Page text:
I recently reread an article in The New York Times "Modern Love" column from the Modern Love College Essay Competition 2015. Winner Jordana Narin's essay "No Labels, No Drama, Right?" has stuck with me throughout the first few months of college, popping up, lingering in the back of my mind.
She writes about her "Jeremy... an archetype, a trope, an all-purpose noun used by my college friends to talk about 'that guy,' the one who remains for us in some netherworld between friend and boyfriend, often for years." Jordana's "Jeremy" gives a perfect insight into what modern love often is for millenials: undefined, perpetually confusing, neither here nor there, messy, and for lack of better words, often infuriating.
We never know quite where we stand. You're "friends." You're "just hanging out." You're "dating but not exclusive." At least among my friends, both men and women, there seems to be a never ending quickstep of trying not to step on your "Jeremy's" toes by asking for more or less commitment, for asking for a label, for wanting more than just a hookup.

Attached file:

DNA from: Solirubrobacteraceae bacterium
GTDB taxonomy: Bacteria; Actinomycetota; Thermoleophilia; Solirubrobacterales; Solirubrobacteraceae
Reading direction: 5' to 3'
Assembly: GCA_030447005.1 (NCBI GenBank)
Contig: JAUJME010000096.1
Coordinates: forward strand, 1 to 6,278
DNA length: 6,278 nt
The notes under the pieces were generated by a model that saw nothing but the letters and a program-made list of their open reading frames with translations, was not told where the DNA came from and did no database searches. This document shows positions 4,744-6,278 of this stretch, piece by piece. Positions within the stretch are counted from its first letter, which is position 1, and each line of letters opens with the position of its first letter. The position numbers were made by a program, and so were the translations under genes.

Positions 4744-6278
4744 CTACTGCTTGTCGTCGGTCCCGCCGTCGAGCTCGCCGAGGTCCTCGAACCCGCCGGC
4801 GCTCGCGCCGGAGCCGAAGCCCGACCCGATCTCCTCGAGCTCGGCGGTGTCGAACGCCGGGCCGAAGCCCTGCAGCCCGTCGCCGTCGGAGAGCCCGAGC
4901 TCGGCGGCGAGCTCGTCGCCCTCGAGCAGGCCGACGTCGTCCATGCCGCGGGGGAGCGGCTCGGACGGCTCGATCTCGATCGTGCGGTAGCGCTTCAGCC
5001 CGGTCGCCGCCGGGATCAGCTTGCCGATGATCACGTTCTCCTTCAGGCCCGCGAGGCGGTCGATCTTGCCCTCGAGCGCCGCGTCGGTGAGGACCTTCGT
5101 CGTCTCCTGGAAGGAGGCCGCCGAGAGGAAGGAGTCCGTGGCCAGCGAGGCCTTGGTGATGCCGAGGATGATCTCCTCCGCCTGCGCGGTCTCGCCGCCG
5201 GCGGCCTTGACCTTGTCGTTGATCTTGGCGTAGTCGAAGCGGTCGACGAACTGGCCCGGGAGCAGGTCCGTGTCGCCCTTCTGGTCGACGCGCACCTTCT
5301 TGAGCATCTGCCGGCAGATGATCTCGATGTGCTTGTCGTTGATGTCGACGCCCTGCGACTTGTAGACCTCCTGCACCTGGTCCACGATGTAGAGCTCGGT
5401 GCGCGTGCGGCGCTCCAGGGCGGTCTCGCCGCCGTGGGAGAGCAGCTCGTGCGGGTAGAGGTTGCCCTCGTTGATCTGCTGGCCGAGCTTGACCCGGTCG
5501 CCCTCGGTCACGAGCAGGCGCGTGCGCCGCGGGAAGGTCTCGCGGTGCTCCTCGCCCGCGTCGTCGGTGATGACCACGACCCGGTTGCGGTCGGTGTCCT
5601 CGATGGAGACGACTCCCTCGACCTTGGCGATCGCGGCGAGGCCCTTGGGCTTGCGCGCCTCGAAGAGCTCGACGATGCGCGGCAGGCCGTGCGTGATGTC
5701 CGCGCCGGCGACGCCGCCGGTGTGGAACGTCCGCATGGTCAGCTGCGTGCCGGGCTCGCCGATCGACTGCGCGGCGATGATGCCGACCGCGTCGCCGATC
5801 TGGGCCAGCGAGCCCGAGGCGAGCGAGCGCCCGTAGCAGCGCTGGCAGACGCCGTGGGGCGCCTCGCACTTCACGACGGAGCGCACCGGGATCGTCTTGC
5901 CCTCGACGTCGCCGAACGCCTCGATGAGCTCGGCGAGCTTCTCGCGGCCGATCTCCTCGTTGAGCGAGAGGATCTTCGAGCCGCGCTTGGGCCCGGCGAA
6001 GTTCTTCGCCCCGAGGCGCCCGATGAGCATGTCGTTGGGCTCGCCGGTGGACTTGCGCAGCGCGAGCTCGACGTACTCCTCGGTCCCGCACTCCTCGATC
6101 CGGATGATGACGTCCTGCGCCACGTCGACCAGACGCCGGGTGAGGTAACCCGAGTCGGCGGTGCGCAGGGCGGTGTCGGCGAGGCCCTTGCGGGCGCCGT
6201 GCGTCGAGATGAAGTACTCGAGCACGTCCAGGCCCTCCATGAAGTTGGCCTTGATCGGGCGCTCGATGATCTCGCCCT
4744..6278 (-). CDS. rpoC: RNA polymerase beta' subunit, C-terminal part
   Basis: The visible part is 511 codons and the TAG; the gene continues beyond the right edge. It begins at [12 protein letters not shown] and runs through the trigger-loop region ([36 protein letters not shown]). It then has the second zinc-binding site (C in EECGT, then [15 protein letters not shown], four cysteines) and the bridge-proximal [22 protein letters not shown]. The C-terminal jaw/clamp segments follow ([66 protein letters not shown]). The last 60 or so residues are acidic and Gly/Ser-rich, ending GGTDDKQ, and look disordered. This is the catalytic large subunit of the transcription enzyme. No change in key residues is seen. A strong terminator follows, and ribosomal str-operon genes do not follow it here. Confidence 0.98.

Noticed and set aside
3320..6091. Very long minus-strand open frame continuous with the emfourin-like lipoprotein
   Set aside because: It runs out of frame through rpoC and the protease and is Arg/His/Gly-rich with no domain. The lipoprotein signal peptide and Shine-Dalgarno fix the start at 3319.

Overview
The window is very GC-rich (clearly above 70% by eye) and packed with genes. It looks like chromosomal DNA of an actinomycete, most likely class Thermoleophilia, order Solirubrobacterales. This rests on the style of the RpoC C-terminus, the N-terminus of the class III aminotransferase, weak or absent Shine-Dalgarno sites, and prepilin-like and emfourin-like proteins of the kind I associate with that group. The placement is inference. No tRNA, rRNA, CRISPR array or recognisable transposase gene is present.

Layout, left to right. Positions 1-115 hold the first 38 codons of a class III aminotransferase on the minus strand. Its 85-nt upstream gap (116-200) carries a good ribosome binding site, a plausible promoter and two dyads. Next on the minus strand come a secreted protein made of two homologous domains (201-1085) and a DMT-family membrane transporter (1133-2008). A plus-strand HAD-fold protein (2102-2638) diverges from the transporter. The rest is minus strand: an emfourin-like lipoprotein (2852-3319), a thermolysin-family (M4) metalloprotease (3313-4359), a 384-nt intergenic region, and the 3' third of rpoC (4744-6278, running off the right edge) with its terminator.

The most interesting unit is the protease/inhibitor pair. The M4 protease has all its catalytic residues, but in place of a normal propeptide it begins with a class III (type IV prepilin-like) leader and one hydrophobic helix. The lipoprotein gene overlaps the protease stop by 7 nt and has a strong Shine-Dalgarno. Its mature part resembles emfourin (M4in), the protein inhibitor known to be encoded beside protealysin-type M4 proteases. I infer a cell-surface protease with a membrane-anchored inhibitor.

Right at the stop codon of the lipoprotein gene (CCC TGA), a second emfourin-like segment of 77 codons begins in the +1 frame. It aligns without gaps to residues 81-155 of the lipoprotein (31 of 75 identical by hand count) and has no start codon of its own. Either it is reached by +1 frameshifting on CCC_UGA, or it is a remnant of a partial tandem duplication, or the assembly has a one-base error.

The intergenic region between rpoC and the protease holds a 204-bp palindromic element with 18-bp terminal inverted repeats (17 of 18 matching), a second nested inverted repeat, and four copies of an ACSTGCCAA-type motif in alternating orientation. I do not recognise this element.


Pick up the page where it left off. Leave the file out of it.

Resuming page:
A friend and I were recently talking about some of the guys she had been seeing. I asked her if she would like something more with one guy who she felt particularly connected to. She paused before continuing: "I would like to take things to the next level with Jeremy. Maybe getting Insomnia Cookies after hooking up. But I'm not sure if that would work." I pushed further: "You don't think he would want to do that? Just getting a cookie?" She wasn't sure.
I held my tongue but felt unduly frustrated after I went back to my dorm. On one hand, hooking up doesn't have to mean deep feelings, love, or affection. We have the right to do whatever we want with our bodies with whomever we want. And yet, I feel like there's something missing here. She isn't even sure if she could ask to get a cookie with him after hooking up? This feels so off.